ACT: Teachers not criminals or terrorists
LOS BAÑOS, LAGUNA — Teachers are not enemies of the state who sow crime and terror to bring down the government, a coordinator of the Alliance of Concerned Teachers (ACT) in Southern Tagalog said on Thursday.
“Teachers are not criminals or terrorists,” said Alexander Joshua Villalon, coordinator of the Division of Cabuyao City, as he condemned the profiling of ACT members by the Philippine National Police at a press conference at the University of the Philippines-Los Baños (UPLB) campus here.
The ACT Region IV-A Union is a legal organization recognized by the Civil Service Commission and the Department of Education, he said.
In a statement, the group said it documented several profiling incidents in Rizal, Quezon and Laguna provinces involving school visits by policemen to inquire about certain ACT members.
“This kind of intimidation should not be done to teachers or to any sector,” Villalon said.
Despite these, the group said “no form of harassment and repression can possibly stop the organization from expanding and establishing strongholds in different schools nationwide, especially in time of economic crises.”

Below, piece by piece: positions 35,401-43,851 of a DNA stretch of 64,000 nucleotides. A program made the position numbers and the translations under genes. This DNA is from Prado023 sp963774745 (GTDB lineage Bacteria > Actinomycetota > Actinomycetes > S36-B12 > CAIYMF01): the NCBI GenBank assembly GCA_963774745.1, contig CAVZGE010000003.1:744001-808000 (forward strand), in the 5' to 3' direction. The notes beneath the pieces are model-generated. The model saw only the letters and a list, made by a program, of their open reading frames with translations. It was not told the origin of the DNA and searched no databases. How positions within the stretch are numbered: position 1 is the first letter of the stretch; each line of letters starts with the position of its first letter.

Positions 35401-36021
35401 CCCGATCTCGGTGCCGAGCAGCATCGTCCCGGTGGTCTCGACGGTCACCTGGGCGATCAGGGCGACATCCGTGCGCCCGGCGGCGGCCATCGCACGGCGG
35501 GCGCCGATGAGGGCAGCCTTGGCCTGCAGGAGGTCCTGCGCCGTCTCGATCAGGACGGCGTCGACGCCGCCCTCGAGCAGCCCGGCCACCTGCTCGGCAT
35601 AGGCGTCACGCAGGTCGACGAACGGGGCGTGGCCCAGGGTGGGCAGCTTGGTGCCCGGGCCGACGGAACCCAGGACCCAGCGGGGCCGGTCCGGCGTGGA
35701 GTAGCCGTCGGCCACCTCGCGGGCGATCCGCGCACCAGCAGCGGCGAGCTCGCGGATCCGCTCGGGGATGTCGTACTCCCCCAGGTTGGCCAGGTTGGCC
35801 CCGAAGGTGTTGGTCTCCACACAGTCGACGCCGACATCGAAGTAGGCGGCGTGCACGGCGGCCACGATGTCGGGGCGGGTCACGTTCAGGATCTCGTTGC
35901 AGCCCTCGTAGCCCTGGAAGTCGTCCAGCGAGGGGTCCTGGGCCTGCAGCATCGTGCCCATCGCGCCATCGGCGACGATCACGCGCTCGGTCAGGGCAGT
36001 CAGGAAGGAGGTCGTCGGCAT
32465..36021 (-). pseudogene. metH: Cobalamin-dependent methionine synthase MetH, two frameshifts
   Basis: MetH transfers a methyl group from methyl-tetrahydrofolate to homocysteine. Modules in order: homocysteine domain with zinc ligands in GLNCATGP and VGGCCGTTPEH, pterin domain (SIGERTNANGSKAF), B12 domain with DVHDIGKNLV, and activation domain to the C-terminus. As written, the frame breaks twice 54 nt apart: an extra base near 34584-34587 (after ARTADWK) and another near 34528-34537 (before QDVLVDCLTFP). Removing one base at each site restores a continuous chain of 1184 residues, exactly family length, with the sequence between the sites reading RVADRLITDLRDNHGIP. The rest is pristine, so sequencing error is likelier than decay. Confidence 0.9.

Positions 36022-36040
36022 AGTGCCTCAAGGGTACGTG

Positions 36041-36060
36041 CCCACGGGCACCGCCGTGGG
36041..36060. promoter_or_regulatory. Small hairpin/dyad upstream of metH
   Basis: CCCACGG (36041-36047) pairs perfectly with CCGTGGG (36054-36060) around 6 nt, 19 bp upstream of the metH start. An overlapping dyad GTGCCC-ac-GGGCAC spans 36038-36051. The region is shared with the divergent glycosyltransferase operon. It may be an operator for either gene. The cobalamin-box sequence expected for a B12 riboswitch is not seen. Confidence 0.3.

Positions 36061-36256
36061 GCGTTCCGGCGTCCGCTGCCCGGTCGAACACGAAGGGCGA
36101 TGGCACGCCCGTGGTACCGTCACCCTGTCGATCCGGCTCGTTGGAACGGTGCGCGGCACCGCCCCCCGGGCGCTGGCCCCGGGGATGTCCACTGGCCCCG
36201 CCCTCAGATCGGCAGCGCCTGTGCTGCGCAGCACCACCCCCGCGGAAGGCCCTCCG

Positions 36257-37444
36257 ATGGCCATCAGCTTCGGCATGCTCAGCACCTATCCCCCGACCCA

“ACT is known for being an activist group,” said Maricel Herrera, secretary of the ACT Region IV-A Union.
“We do not understand why the PNP thinks that if you are an activist and if you are fighting for your rights, you are a member of a leftist group like the NPA. Everything that ACT Region IV-A does is in accordance with the law,” Herrera added.
In a recent Inquirer report, PNP Director General Oscar Albayalde said the profiling of teachers was part of police efforts to end the communist insurgency.
But ACT insists that the group does not serve as a front for the Communist Party of the Philippines or its armed wing, the New People’s Army.
‘A big joke’
“If we are infiltrated by the CPP-NPA, then most probably we are not here,” Villalon said.
“We are teachers who are teaching students from elementary to college. This is a big joke,” he added.
After the press conference, the ACT contingent proceeded to an area near the main gate of the UPLB campus and held up banners to protest the profiling of ACT members.
But Albayalde on Thursday said that his men had not violated any law in tracking the movements of ACT members.
At a press conference in Camp Crame, Albayalde said: “These are not spying. These are merely intelligence gathering [operations].”
“There is no provision in the Constitution or in the law that prohibits anybody, specifically the PNP or the AFP (Armed Forces of the Philippines) as a law enforcement agency, [from gathering] intelligence information,” he added.
Albayalde explained that intelligence gathering was inherent in the PNP’s mandate, particularly in operations against persons of interest and suspects.
He clarified that not all 2,000 members of the ACT were subjects of “intelligence gathering” operations.
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